The patent does provide a lot of details on how Google might demote some listings that are in categories that are over-represented, and promote some listings that are associated with categories that are under-represented.
The summary of the patent gives us the process behind it in a nutshell, telling us that the method behind it, includes receiving a request to:
Identify points of interest (POIs),
Obtaining data identifying
- Candidate points of interest (POIs) that satisfy the request
- A respective category associated with each candidate POI
- A non-scaled score associated with each candidate POI, ranking, for each of one or more of the categories, the candidate POIs associated with the category, based on the respective non-scaled scores, scaling, for each of the one or more categories, the non-scaled scores of the ranked candidate POIs associated with the category, ranking the candidate POIs using the scaled scores, for the candidate POIs that are associated with the one or more categories, and the non-scaled scores, for the candidate POIs that are not associated with the one or more categories, and providing data that identifies two or more of the candidate POIs, as ranked according to the scaled scores and the non-scaled scores
It goes on to provide much more depth about how category diversity might be achieved. And reading through it, it makes sense, that in an area where you may have a variety of 30-50 places that someone might want to visit, and five of those are Italian Restaurants, and the rest include other kinds of restaurants, museums, parks, beaches, theatres, stores, playgrounds, stadiums, nightclubs. You wouldn’t want to just tell a potential visitor to that location that there are five Italian Restaurants there and nothing about the diversity of other kinds of places.
Here is a little richer description of how Google may go about enforcing category diversity in response to requests for information about points of interest at different locations:
- Selecting, as the one or more categories, one or more categories that are each associated with more than a predetermined number of candidate POIs the predetermined number is two
- The method includes selecting, as the one or more categories, one or more categories that are each associated with one or more candidate POI
- Scaling, for each of the one or more categories that are associated with only one candidate POI, the non-scaled score of the ranked candidate POI associated with the category comprises multiplying the non-scaled score of the ranked candidate POI associated with the category by a factor of one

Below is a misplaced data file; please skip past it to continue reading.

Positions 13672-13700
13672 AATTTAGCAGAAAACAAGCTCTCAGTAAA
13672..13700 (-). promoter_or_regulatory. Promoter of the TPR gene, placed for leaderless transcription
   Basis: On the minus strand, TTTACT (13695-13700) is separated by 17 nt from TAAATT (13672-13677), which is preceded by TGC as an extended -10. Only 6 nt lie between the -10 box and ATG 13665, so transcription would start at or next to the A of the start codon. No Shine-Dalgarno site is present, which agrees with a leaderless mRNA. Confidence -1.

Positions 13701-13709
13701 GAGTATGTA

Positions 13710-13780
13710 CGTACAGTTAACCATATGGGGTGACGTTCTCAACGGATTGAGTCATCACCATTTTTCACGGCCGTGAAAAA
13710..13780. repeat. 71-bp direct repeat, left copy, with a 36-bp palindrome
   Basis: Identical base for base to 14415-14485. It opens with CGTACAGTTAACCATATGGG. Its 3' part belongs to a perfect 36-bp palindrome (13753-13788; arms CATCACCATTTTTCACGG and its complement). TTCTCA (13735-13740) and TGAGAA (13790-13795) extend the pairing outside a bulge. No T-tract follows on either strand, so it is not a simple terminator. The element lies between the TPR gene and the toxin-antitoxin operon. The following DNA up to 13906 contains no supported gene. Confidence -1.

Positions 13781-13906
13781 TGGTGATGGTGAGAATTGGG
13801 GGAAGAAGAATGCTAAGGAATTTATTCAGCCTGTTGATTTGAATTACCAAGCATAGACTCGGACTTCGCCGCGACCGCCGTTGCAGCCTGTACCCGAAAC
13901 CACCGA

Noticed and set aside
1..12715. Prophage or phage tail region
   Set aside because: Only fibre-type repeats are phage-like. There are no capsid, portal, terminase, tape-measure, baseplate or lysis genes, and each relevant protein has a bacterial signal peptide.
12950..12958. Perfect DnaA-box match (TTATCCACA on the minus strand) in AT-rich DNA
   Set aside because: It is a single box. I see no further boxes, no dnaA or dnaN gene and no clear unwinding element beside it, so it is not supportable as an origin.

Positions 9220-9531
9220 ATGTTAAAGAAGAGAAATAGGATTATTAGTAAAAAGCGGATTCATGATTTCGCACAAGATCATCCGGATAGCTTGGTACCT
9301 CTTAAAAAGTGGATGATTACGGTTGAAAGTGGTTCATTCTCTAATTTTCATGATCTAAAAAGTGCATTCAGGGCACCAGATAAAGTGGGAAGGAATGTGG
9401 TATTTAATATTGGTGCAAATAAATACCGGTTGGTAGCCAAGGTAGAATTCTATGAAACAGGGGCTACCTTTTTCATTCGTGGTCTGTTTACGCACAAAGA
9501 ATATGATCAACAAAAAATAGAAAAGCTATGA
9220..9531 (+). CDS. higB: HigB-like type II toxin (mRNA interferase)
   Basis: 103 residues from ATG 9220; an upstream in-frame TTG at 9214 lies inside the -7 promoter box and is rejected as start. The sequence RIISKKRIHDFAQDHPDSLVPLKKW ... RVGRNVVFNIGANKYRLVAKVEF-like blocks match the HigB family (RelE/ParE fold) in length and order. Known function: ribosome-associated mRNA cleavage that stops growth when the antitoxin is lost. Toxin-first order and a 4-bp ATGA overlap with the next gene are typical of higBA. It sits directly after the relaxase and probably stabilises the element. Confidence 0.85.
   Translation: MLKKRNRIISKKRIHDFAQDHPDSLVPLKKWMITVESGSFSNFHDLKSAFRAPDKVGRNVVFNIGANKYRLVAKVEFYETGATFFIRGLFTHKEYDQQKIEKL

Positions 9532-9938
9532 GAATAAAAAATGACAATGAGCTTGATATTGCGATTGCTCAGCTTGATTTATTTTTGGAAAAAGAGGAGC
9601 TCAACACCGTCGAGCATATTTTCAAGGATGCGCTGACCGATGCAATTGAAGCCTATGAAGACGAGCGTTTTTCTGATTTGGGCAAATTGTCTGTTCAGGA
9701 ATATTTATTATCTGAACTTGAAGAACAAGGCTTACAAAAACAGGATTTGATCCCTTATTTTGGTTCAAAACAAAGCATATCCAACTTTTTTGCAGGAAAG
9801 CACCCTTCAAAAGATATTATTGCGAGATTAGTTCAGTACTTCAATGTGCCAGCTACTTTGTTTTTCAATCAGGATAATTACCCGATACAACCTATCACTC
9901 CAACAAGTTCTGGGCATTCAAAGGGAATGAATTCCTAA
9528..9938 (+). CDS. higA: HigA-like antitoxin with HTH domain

- Scaling the non-scaled scores of the ranked, candidate POIs includes increasing the respective non-scaled scores of the top n ranked candidate POIs
- Scaling the non-scaled scores of the ranked, candidate POIs includes leaving unchanged the non-scaled scores of one or more of the top n ranked candidate POIs
- Scaling the non-scaled scores of the ranked, candidate POIs includes decreasing the non-scaled scores of one or more of the top n ranked candidate POIs
- Dynamically determining a scaling factor to use to scale one or more non-scaled scores of the ranked, candidate POIs of a particular category based on a non-scaled score associated with a top ranked candidate POI of a different category; and/or the method includes dynamically determining a scaling factor to use to scale one or more non-scaled scores of the ranked, candidate POIs of a particular category based on a quantity of the candidate POIs of the particular category identified in the data.
That is a fairly complex approach to achieve diversity of results, but it seems to be one that will provide results that are truly diverse.
The patent on category diversity for local results can be found at:
Enforcing category diversity
Inventors: Neha Arora, Ke Yang, Zuguang Yang
Assignee: Google LLC
US Patent: 10,289,648
Granted: May 14, 2019
Filed: November 14, 2016
Methods, systems, and apparatus, including computer programs encoded on a computer storage medium, for enforcing the category diversity or sub-category diversity of POIs that are identified in response to a local search. According to one implementation, a method includes receiving a request to identify points of interest (POIs), obtaining data identifying (i) candidate points of interest (POIs) that satisfy the request, (ii) a respective category associated with each candidate POI, and (iii) a non-scaled score associated with each candidate POI, and ranking, for each of one or more of the categories, the candidate POIs associated with the category, based on the respective non-scaled scores. The method also includes scaling, for each of the one or more categories, the non-scaled scores of the ranked candidate POIs associated with the category, ranking the candidate POIs using the scaled scores, for the candidate POIs that are associated with the one or more categories, and the non-scaled scores, for the candidate POIs that are not associated with the one or more categories, and providing data that identifies two or more of the candidate POIs, as ranked according to the scaled scores and the non-scaled scores.